... if it was easy to un-brick a phone be resetting it to factory settings; I'd be much more eager to do so.
Ideally, in my mind, it'd work just like a PC --- where I could make a backup image of the Factory Disk Image (just in case); and then install whatever I want on it; knowing that it wouldn't be hard to boot from an external device and restore the factory image.
Anyone know of such a phone --- and that'll be the next one I'd buy.
13,584 were accessible
At least some of those are probably my "hello world" virtual machines where I set up a hidden services that serve literally just the static page '<html\>Hello World\</html\>', or just the default installs of things like WikiMedia, just to see if i could.
I never could figure out anything interesting to do with them; so they're just hosting empty wikis, blogs, etc; that were locked down so I'm the only one that can get in, to avoid spammers from uploading crap into them.
TL/DR: No, most of the inaccessible sites should not be 'assumed to be nefarious'. Just boring.
Here's one data point - based on from experience migrating a pretty big system from [a major proprietary database mentioned in the article] to Postgres, I think the two biggest advantages Postgres has are:
GIST and GIN indexes (and soon BRIN indexes), and
We migrated a very busy, pretty large (24 CPU core, 256GB RAM, 20TB disk space) system from [a major proprietary database mentioned in the article] to Postgres about a year ago. These graphs measuring CPU and disk activity provide a nice visualization of the improvement:
Note that with [a major proprietary database mentioned in the article], all 24 CPU cores in the system were over 40% utilized (and growing) 24x7 most days a year. After a pretty naive port (November to May in the graph) the CPU load fell to an average of about 10%, and the disk array's queue length fell from painful to near zero. After adding some Postgres-specific code, we got it down to an average of near 5% (shown in the most recent month in the graph).
CPU differences seem to have been mostly related to the availability of GIN indexes in Postgres, which can be much more efficient on certain types of data (like the OpenStreetMap road network).
Disk I/O improvements seems to be mostly related to Postgres's far more compact storage of XML data. Seems SQL Server stores XML data using 2-bytes-per-character for the data itself; and on top of that adds extremely large indexes. In contrast, the "toast" feature in Postgres means the XML data takes an average of less than one byte per character for the data and its "functional index" feature allowed for far more compact indexes. One of our XML-heavy databases went from over 600GB in SQL Server down to 140GB in Postgres, with more efficient indexes.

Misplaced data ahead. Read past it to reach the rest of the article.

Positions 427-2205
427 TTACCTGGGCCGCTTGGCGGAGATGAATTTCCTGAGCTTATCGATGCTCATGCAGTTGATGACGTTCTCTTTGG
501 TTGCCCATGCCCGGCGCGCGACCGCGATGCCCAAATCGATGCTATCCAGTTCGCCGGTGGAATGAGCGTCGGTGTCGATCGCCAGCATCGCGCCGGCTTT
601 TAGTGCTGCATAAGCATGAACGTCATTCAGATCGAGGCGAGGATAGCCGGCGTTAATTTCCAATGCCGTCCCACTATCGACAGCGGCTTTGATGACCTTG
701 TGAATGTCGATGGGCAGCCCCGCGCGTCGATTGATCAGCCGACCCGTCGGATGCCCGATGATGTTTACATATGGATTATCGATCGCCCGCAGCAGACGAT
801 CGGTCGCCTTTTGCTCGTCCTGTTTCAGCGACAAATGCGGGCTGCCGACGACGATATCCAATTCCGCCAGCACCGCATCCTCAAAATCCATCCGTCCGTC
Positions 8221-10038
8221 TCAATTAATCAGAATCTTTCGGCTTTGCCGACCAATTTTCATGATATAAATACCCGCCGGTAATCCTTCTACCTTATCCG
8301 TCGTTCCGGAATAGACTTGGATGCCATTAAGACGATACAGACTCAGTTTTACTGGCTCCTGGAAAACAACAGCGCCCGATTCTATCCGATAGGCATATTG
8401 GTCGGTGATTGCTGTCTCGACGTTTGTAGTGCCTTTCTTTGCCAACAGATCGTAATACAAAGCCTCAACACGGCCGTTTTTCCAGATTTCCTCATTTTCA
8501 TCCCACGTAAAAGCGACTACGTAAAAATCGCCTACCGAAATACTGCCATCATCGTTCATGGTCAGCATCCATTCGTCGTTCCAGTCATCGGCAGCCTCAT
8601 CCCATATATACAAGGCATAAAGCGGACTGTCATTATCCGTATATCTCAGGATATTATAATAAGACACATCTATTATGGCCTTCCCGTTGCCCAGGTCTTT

For a few months we tried to stay database-agnostic so it'd be easy to port back if we needed to -- but after a while we started adding Postgres specific changes. The benefits of those Postgres specific changes can be seen near the end of those graphs. An enormous improvement occurred when we changed the inserts and updates to use the Writable CTE features following recommendations someone outlined here
In the end, Postgres looks to me like it's saving us like 5X in hardware costs as we continue to grow.
Edit: I'm told this proprietary database vendor dislikes users publishing benchmark results comparing their software to F/OSS databases. I'd argue that this is more of an anecdote than a benchmark; but just in case I edited the comment to remove the vendor and product name from the parts that talk about performance.
Disclaimer: As mentioned in a comment below, we tried to tune each the systems to the best of our team's abilities, but aren't really experts in tuning either database system. No doubt each system's results could be improved by people who were deeply available with each databases internals (which I argue is much easier to find for Postgres, since its mailing lists have thousands of people familiar with the internal code).
That's not true.
A few Admins, perhaps.
Linus remains the sole gatekeeper for what goes or doesn't go in the kernel
You're free to release your kernel with whatever patches you want to approve or reject just as much as Linus can.
In fact - just about every major distro works that way - applying not necessarily the exact same set of patches that Linus does.
Of course many people trust Linus, so most distros follow him pretty closely.
But that's because people trust him - not that he's some magical "Gatekeeper".
I have to admit that I didn't test MSIE, due to a fundamental lack of Windows on my home network.
SSL Labs has a website will test HSTS on various IE versions for you: https://www.ssllabs.com/ssltes...
Flash doesn't load at all unless I explicitly click it -- but for handfulls of websites where I want it to play, I can set noscript to whitelist those.
Tabs don't pre-load until I click on them.
That sounds like a uniquely bad idea.
The single most important reason I use tabs is to pre-load pages while I'm reading a different page.
but it's actually RUN by the board of directors who are elected by the share holders....
Not really --- note that most Google shareholders hold stock with far fewer voting rights than the class "B" shares that Brin and Page hold. People holding the lesser "A" and "C" shares in Google don't really run anything,
"Oh what wouldn't I give to be spat at in the face..." -- a prisoner in "Life of Brian"